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September 1947


Arch Surg. 1947;55(3):271-287. doi:10.1001/archsurg.1947.01230080277003

POSTERIOR herniation of intervertebral disk in the lumbar portion of the spine has evoked much discussion in recent years and there is still great diversity of opinion concerning diagnostic criteria, methods of treatment and results obtained by various methods of treatment

The object of this report is to analyze 90 cases in which operation for herniated lumbar disk was performed at the University of Minnesota Hospitals between Aug. 1, 1942 and Dec. 31, 1945.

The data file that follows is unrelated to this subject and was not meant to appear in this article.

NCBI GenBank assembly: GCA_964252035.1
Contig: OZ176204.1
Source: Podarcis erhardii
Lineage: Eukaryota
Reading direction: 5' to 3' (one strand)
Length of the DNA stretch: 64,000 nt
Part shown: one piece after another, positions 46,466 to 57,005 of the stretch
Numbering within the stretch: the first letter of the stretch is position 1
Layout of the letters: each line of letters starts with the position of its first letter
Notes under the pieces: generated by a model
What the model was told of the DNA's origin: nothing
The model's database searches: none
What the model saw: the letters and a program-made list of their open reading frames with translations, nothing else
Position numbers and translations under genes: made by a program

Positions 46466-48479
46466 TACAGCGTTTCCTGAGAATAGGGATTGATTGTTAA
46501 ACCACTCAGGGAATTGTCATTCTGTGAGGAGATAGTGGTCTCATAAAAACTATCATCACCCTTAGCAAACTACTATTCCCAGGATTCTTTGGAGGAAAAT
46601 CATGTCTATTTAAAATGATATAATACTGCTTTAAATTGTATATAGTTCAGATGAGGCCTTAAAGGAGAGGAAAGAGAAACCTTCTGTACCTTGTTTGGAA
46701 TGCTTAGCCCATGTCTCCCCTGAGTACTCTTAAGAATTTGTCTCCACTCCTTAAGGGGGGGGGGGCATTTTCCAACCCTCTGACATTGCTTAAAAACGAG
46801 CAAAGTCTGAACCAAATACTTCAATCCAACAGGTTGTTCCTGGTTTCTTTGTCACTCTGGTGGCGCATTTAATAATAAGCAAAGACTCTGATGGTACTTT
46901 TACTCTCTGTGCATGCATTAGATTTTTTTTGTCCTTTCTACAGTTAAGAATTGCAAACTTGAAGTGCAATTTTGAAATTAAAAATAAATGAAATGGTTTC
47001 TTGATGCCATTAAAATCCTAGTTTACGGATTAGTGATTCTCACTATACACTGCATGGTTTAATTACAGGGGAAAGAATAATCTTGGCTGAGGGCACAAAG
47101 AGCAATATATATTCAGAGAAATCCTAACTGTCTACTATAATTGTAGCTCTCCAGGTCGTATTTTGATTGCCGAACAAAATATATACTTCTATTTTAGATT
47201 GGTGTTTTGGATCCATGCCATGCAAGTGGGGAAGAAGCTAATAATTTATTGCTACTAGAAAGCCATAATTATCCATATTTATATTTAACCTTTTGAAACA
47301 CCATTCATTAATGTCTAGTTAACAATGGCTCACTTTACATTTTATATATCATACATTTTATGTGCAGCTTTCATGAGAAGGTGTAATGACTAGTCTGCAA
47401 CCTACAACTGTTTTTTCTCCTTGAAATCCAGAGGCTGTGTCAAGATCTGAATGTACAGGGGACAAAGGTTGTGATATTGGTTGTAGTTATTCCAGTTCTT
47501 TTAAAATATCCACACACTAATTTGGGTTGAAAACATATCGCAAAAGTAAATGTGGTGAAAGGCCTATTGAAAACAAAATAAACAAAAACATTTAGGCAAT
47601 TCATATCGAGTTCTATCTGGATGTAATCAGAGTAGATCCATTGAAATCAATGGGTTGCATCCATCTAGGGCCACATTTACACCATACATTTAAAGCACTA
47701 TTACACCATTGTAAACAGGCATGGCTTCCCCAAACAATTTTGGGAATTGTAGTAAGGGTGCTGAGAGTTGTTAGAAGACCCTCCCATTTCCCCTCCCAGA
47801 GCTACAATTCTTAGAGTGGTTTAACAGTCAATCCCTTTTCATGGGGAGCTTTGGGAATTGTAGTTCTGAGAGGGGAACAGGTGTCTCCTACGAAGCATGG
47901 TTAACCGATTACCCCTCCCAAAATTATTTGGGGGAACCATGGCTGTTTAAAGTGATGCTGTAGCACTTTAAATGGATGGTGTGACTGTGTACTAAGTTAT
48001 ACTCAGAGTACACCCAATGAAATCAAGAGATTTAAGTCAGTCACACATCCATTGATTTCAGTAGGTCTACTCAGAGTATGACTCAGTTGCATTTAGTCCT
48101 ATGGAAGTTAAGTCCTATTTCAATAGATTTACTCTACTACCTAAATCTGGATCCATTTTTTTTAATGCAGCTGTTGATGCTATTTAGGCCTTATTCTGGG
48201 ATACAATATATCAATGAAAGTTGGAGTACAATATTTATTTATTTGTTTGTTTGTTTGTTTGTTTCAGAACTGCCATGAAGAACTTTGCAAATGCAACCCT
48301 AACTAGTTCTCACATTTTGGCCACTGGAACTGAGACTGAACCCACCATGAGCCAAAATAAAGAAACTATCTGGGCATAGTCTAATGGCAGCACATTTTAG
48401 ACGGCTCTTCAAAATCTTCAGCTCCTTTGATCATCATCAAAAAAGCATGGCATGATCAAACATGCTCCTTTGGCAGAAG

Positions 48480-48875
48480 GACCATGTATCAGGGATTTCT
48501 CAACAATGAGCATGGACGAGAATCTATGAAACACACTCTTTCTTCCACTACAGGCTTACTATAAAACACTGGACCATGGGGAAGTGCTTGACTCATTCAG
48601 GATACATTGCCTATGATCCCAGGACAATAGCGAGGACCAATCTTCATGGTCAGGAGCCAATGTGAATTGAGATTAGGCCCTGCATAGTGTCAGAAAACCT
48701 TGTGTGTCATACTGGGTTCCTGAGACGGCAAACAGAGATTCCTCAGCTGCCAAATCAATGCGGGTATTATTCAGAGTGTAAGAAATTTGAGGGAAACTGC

Prior to March 1944, a pathologic lesion of the disk was removed, when exposed, but spinal fusion was not performed. Operation was done in 43 cases during this period without spinal fusion. After March 1944, a spinal fusion was performed in every case in which a pathologic lesion of the disk was removed, and occasionally after exploration had not revealed such a lesion. During this second period operation was performed in 47 cases.

In analyzing the

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